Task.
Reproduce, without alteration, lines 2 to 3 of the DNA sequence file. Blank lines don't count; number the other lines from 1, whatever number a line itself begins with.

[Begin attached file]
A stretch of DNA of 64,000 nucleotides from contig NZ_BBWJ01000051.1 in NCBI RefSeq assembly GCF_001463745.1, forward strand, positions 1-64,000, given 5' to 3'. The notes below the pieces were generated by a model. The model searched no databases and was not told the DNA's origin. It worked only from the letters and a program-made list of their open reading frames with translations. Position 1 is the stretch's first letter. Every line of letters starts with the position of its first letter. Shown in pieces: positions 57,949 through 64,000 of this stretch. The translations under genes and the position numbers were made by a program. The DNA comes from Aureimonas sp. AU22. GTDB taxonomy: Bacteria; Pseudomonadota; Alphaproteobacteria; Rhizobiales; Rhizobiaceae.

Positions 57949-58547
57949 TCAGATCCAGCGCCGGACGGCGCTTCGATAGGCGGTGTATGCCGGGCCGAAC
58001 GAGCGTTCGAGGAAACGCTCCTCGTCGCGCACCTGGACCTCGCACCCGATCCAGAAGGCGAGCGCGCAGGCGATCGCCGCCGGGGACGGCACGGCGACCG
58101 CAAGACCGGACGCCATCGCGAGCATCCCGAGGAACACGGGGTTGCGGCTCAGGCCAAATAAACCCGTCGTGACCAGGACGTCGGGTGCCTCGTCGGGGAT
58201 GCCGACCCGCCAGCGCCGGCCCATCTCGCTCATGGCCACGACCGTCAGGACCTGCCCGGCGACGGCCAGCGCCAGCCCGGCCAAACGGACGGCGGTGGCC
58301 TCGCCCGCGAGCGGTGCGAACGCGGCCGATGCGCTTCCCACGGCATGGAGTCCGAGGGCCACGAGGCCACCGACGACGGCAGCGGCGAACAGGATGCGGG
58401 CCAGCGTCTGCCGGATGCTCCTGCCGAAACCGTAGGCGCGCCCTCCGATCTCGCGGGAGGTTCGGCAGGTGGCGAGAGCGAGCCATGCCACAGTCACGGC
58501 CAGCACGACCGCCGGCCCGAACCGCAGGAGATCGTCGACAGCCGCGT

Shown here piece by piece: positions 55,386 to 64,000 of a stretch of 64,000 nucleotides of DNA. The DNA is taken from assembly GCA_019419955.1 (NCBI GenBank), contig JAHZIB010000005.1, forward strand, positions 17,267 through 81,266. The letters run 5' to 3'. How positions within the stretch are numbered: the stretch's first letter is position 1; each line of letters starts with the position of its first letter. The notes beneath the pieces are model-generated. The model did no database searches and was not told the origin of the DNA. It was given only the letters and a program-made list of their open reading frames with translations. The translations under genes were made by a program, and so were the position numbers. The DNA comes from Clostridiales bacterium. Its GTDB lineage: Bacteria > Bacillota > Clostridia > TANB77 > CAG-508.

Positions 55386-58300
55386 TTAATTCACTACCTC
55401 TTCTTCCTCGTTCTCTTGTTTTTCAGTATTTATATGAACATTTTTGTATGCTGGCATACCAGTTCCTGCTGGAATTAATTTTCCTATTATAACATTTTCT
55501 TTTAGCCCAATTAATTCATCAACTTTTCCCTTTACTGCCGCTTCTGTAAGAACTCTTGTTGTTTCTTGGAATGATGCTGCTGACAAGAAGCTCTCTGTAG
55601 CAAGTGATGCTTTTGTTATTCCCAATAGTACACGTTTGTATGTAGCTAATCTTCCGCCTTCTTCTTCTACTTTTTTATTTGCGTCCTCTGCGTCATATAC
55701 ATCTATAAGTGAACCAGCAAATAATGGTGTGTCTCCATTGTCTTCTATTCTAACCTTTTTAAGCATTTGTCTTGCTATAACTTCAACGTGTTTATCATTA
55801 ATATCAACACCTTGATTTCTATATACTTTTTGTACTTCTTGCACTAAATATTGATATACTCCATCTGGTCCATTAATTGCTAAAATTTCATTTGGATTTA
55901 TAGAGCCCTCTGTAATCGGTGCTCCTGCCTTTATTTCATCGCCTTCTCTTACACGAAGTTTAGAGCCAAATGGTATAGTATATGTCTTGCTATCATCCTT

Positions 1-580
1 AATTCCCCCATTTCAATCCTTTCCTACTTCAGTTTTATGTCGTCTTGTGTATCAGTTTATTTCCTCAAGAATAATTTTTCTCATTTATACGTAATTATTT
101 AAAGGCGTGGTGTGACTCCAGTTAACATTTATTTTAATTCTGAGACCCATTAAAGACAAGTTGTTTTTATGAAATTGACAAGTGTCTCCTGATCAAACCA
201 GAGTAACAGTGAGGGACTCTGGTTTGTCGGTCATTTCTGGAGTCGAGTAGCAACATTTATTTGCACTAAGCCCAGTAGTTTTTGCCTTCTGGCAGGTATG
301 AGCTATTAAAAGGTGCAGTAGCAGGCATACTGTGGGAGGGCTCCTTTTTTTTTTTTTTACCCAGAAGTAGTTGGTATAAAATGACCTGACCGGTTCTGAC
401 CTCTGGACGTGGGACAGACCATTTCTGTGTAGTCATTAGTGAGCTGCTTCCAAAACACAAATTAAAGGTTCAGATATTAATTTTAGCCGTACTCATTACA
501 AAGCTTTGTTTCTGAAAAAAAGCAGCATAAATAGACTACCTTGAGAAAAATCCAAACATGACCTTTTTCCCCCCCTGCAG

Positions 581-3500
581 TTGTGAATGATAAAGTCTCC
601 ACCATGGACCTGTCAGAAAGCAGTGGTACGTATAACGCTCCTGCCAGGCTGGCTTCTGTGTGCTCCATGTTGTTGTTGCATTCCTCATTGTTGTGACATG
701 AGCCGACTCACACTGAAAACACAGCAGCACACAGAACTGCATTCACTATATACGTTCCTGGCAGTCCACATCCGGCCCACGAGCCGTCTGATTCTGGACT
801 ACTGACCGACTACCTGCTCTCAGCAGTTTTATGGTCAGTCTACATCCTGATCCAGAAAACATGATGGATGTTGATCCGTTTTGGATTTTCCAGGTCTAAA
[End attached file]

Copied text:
Positions 57949-58547
57949 TCAGATCCAGCGCCGGACGGCGCTTCGATAGGCGGTGTATGCCGGGCCGAAC